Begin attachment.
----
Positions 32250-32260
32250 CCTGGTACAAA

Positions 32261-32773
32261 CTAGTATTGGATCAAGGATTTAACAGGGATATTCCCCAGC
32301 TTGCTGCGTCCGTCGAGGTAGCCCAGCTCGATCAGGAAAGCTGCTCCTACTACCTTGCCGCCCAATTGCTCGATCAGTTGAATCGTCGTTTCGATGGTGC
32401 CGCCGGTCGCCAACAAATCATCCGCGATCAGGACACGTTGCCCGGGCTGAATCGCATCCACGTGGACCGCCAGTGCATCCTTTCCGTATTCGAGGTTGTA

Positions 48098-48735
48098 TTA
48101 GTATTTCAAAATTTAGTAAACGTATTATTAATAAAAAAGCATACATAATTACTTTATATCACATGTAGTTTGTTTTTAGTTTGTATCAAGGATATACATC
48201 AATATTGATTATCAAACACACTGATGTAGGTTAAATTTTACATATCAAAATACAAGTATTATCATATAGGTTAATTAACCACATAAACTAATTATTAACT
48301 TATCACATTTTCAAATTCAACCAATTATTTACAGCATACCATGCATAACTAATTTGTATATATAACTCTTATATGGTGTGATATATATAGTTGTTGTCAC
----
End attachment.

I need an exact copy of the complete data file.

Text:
Positions 32250-32260
32250 CCTGGTACAAA

Positions 32261-32773
32261 CTAGTATTGGATCAAGGATTTAACAGGGATATTCCCCAGC
32301 TTGCTGCGTCCGTCGAGGTAGCCCAGCTCGATCAGGAAAGCTGCTCCTACTACCTTGCCGCCCAATTGCTCGATCAGTTGAATCGTCGTTTCGATGGTGC
32401 CGCCGGTCGCCAACAAATCATCCGCGATCAGGACACGTTGCCCGGGCTGAATCGCATCCACGTGGACCGCCAGTGCATCCTTTCCGTATTCGAGGTTGTA

Positions 48098-48735
48098 TTA
48101 GTATTTCAAAATTTAGTAAACGTATTATTAATAAAAAAGCATACATAATTACTTTATATCACATGTAGTTTGTTTTTAGTTTGTATCAAGGATATACATC
48201 AATATTGATTATCAAACACACTGATGTAGGTTAAATTTTACATATCAAAATACAAGTATTATCATATAGGTTAATTAACCACATAAACTAATTATTAACT
48301 TATCACATTTTCAAATTCAACCAATTATTTACAGCATACCATGCATAACTAATTTGTATATATAACTCTTATATGGTGTGATATATATAGTTGTTGTCAC